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How Leaders Should Follow the News

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in Remarkable Leadership with Kevin Eikenberry

Every month seems to bring big news that we must watch or read. The news media is, after all, in the advertising business, so they do the best job they can to entice us to watch and read their latest “top story.” And while the number of viewing options has grown, and the number of ways we can consume the news has changed, we are still watching.

Yep that’s us, watching and reading the news.

I’ve found that people have a variety of opinions about the news, ranging from “I need to stay on top of what’s going on” to “I don’t want to watch any of it—it depresses me.” Many purveyors of positive thinking and time management advice lean toward the later response—either “don’t watch it because it is all negative” or “watching it is largely a waste of time.”

I agree with both of those viewpoints … to a point.

As leaders, whatever group or organizations we are leading, we need to have an understanding of what is going on around us. We need to be informed, aware and observant. As leaders we must have inputs that inform us about the world around us so that we can make (or help others make) better decisions. Yet I agree that too much news is a waste of time and will possibly dampen your positive thinking or outlook.

What is my answer to this balancing act then?

I can only accurately tell you what I try to do to walk this balance beam. Consider these six strategies:

  • Limit your input. Think of your news input like a part of your thinking diet (which it is). Determine what you need to know, then turn it off, turn the page, or turn off your device. One way to do this is to use some technology, from email to newsfeeds or whatever, to get headlines. Headlines may be all you need for awareness. This also means not getting sucked into long water cooler conversations about the news of the day that don’t serve you or your thinking.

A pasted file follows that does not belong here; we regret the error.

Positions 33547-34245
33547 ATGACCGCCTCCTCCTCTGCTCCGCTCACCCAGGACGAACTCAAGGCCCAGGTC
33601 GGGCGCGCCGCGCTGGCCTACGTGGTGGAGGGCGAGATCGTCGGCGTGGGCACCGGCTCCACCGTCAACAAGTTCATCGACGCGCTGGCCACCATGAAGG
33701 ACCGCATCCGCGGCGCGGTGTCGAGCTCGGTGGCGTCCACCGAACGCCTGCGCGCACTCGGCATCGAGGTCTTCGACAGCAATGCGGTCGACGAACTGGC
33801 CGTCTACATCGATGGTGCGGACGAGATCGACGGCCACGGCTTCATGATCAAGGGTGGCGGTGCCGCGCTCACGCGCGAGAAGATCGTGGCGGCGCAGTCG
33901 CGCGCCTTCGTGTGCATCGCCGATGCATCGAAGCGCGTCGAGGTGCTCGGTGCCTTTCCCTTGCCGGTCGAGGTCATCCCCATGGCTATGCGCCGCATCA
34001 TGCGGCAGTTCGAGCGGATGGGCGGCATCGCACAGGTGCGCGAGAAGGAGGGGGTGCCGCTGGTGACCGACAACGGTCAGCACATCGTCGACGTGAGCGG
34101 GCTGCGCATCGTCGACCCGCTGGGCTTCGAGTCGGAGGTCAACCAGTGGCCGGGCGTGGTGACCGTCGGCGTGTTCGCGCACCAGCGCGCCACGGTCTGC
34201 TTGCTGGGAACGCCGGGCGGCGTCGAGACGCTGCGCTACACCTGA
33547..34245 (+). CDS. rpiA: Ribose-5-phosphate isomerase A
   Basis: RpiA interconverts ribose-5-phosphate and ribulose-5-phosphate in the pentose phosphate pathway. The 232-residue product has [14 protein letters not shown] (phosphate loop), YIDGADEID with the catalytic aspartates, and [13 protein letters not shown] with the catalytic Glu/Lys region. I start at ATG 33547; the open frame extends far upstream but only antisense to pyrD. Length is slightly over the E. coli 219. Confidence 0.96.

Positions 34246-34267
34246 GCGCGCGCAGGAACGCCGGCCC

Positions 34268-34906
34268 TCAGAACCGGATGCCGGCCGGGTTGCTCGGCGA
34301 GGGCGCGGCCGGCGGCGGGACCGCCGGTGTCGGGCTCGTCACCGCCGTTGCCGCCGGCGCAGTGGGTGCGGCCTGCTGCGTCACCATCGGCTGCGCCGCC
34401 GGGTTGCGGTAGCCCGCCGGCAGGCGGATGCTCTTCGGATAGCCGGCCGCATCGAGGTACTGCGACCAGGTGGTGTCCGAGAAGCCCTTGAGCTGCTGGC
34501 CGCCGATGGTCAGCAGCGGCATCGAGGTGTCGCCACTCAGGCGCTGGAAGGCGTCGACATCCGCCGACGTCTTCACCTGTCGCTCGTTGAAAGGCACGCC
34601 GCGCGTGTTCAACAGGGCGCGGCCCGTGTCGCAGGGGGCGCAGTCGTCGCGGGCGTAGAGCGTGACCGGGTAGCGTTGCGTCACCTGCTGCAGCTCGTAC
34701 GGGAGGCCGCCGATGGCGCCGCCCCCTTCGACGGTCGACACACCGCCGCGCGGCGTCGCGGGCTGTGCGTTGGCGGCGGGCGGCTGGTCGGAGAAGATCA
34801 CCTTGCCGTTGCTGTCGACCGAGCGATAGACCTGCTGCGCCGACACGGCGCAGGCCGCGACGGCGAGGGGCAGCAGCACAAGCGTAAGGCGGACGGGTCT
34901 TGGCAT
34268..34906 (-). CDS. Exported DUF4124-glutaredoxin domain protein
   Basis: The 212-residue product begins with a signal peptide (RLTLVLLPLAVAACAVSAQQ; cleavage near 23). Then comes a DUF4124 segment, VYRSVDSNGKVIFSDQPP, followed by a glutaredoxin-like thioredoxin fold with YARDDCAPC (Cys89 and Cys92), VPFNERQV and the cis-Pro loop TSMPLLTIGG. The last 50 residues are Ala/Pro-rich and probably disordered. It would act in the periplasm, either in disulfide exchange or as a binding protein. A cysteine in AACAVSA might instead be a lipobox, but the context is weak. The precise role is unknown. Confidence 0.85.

• Pick key sources. Pick news source(s) you find helpful. Along with general news, think about what you need for your business or work. That might mean The Wall Street Journal or a daily source in your industry.  By picking key sources you help limit total intake too.
  • Choose different first daily inputs. The first thoughts of your day are extra important. Don’t make the negative news of the day be your first input.
  • Look for the positives. The news media leads with negative, because negative sells (remember what business they are in). That doesn’t mean there aren’t positives—it just means we may need to look for them. Consider this good practice: the practice of looking for opportunities that exist in every challenge or problem.
  • Think critically about what you read/watch. Don’t just take it in—think about whether or not you agree with the assertions, conclusions or perspectives of the reporters and think about the implications for you and your organization. Ask yourself, “What is the message and importance of this to us in our business, community, (etc.)?”
  • Look for learning. How can you use this information? How does it connect to your experience? Specifically as a leader, what are you seeing leaders do well that you would like to emulate in your world, and what do you avoid completely? When you watch the news through this mental filter, it isn’t a time-waster at all, it is real-time learning.

Regardless of your current news consumption habits, I hope this has been helpful. Think about the news as an opportunity for information, but also thinking and learning. Leaders are synthesizers of news, not just consumers of it.

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